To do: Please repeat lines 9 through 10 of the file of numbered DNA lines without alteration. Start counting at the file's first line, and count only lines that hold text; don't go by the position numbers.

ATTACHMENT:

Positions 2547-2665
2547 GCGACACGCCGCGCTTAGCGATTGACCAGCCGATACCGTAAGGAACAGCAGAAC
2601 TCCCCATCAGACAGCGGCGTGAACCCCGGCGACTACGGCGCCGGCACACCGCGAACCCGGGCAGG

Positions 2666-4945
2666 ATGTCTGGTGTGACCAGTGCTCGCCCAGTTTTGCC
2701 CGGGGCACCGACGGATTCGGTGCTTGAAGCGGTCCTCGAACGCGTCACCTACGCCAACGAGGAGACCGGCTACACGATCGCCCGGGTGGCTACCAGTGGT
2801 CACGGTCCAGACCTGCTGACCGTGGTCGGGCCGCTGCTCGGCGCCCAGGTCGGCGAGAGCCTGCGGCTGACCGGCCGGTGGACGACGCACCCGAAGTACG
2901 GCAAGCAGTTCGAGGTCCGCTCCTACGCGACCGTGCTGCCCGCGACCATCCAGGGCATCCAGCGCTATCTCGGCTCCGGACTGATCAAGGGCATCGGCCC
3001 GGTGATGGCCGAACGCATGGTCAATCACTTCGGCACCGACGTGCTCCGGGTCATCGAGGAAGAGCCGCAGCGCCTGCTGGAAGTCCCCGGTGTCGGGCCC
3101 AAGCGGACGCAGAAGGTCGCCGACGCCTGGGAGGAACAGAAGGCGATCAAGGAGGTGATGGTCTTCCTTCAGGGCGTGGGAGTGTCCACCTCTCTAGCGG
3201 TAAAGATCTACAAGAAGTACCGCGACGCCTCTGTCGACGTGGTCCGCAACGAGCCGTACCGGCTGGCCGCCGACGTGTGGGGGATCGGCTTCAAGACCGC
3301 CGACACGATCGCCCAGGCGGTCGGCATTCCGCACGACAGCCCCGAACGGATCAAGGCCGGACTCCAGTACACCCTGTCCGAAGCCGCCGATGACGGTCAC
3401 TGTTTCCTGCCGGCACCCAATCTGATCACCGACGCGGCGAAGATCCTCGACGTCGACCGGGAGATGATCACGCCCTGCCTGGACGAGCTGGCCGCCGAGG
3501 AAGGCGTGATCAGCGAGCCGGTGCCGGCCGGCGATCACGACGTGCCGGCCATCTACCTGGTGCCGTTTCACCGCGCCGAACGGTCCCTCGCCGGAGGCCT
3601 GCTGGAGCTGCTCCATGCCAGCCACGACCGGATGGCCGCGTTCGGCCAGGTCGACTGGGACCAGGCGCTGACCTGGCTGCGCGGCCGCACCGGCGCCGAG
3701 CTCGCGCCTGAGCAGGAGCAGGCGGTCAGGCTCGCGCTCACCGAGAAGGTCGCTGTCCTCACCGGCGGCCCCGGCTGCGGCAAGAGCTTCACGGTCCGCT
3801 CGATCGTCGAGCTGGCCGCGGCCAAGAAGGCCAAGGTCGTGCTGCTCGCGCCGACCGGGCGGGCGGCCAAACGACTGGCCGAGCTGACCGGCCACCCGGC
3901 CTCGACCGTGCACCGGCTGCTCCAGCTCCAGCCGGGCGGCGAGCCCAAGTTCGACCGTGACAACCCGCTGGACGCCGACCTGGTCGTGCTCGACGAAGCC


3001 GGTGATGGCCGAACGCATGGTCAATCACTTCGGCACCGACGTGCTCCGGGTCATCGAGGAAGAGCCGCAGCGCCTGCTGGAAGTCCCCGGTGTCGGGCCC
3101 AAGCGGACGCAGAAGGTCGCCGACGCCTGGGAGGAACAGAAGGCGATCAAGGAGGTGATGGTCTTCCTTCAGGGCGTGGGAGTGTCCACCTCTCTAGCGG